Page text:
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Tip: Books are sorted alphabetically…

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The list of books available on PEP Web is sorted alphabetically, with the exception of Freud’s Collected Works, Glossaries, and Dictionaries. You can find this list in the Books Section.

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Holzman, P. Perry, J.C. (1986). Borderline Personality Disorders: Research Issues and New Empirical Findings. J. Amer. Psychoanal. Assn., 34:179-192.

(1986). Journal of the American Psychoanalytic Association, 34:179-192

Borderline Personality Disorders: Research Issues and New Empirical Findings

Philip Holzman, Ph.D. and J. Christopher Perry, M.D.

HOLZMAN INTRODUCED THE PANEL BY describing the history behind the decision to present a panel on empirical research at the scientific session. The 1981 joint task force on Careers in Psychoanalytic Research, chaired by Holzman, stated psychoanalysis "requires the nourishment which comes from those who devote themselves essentially full-time to the research effort. Without this group, psychoanalysis is in danger of falling behind in its scientific status." They recommended that the scientific program include a panel on research, to which the Program Committee, chaired by Richard A. Isay, was receptive. This inaugural panel focuses on the study of the borderline syndrome, which is of central interest to psychoanalysts. The purpose is to determine how to integrate clinical research and new findings with psychoanalytic concepts, or to determine how they might alter these concepts.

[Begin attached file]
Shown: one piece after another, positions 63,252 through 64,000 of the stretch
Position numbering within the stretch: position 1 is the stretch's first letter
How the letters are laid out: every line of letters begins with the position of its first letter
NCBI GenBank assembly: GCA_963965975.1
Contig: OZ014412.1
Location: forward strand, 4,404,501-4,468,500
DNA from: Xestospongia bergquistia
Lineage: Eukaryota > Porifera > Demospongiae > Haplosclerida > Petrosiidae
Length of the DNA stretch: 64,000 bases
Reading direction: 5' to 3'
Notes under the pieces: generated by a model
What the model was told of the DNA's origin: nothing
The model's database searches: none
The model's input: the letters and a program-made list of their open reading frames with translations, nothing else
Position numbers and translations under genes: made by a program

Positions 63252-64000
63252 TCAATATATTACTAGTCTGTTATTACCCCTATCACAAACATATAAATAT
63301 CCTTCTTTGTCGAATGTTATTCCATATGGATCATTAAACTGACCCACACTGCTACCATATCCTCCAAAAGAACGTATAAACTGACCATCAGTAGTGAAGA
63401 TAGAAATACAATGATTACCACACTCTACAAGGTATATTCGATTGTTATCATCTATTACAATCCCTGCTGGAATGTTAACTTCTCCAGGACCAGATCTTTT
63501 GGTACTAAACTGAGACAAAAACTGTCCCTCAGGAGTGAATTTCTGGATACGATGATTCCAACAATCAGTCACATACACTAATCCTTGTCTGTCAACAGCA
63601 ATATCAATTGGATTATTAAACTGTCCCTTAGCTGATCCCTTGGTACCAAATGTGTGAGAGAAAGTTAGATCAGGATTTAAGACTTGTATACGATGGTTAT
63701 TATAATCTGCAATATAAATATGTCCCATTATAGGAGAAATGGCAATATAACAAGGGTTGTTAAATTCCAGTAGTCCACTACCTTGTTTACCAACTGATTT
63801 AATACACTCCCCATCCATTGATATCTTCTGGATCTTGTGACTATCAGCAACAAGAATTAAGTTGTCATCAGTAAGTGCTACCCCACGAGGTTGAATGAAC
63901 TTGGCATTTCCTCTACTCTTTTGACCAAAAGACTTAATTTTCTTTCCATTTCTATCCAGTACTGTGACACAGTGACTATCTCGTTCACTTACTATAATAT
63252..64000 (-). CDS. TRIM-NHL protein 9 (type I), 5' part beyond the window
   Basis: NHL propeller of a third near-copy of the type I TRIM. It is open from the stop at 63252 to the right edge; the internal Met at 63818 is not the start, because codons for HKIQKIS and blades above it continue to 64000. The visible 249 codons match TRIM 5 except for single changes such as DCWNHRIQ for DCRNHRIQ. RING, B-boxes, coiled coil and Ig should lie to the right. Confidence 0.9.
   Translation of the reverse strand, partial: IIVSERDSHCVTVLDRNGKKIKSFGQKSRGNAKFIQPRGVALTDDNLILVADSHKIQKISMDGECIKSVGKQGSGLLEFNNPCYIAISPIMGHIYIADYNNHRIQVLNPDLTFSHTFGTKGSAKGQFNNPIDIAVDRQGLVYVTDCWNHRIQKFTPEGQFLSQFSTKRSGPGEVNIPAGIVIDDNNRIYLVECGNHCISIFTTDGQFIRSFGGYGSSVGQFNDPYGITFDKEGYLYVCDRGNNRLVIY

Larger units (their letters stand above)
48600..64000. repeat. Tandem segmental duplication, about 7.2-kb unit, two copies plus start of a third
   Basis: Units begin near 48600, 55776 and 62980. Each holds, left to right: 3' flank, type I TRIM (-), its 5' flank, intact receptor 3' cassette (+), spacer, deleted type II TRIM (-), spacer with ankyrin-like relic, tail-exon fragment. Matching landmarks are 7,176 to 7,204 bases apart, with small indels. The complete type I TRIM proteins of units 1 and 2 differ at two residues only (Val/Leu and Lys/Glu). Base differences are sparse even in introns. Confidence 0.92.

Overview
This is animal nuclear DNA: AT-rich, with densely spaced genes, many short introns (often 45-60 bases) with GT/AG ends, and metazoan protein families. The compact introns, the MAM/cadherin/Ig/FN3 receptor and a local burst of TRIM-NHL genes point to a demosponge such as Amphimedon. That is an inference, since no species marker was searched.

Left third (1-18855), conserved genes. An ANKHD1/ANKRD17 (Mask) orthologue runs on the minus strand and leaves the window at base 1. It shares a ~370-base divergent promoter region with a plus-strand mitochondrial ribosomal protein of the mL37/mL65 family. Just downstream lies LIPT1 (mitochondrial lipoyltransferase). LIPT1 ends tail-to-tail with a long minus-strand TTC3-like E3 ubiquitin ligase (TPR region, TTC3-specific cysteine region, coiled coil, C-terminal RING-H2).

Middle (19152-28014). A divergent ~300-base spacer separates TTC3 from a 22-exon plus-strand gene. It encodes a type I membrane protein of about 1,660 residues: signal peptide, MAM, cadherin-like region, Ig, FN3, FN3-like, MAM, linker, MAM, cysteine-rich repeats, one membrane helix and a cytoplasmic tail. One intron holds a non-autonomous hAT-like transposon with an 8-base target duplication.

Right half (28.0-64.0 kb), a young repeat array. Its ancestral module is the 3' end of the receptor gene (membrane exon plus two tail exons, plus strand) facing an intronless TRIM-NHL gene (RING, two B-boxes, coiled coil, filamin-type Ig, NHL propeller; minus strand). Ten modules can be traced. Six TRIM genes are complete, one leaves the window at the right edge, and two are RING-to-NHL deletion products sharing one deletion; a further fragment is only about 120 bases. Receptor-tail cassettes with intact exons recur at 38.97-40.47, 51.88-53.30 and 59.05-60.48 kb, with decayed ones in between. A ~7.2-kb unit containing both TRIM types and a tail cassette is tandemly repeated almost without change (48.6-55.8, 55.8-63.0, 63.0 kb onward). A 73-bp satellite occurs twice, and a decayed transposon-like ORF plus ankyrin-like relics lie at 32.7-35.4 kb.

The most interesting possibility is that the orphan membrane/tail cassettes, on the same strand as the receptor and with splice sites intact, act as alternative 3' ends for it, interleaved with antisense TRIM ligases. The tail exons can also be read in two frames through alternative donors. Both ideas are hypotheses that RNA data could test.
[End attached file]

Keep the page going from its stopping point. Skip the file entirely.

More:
Holzman noted that diagnosis is a way to systematize knowledge. DSM-III borderline personality disorder is a diagnosis that includes a heterogeneous group of clinical phenomena. Systematic research on this is rare in comparison to other disorders, while speculation and dogmatic assertion abound but have not often been put to reliable test.

Gunderson presented his paper, "Interfaces between psychoanalytic and empirical studies of borderline personality." While the original descriptions of the borderline patients emphasized intrapsychic characteristics, borderline personality disorder was included in DSM-III because of a growing series of empirical studies that clarified its boundaries.

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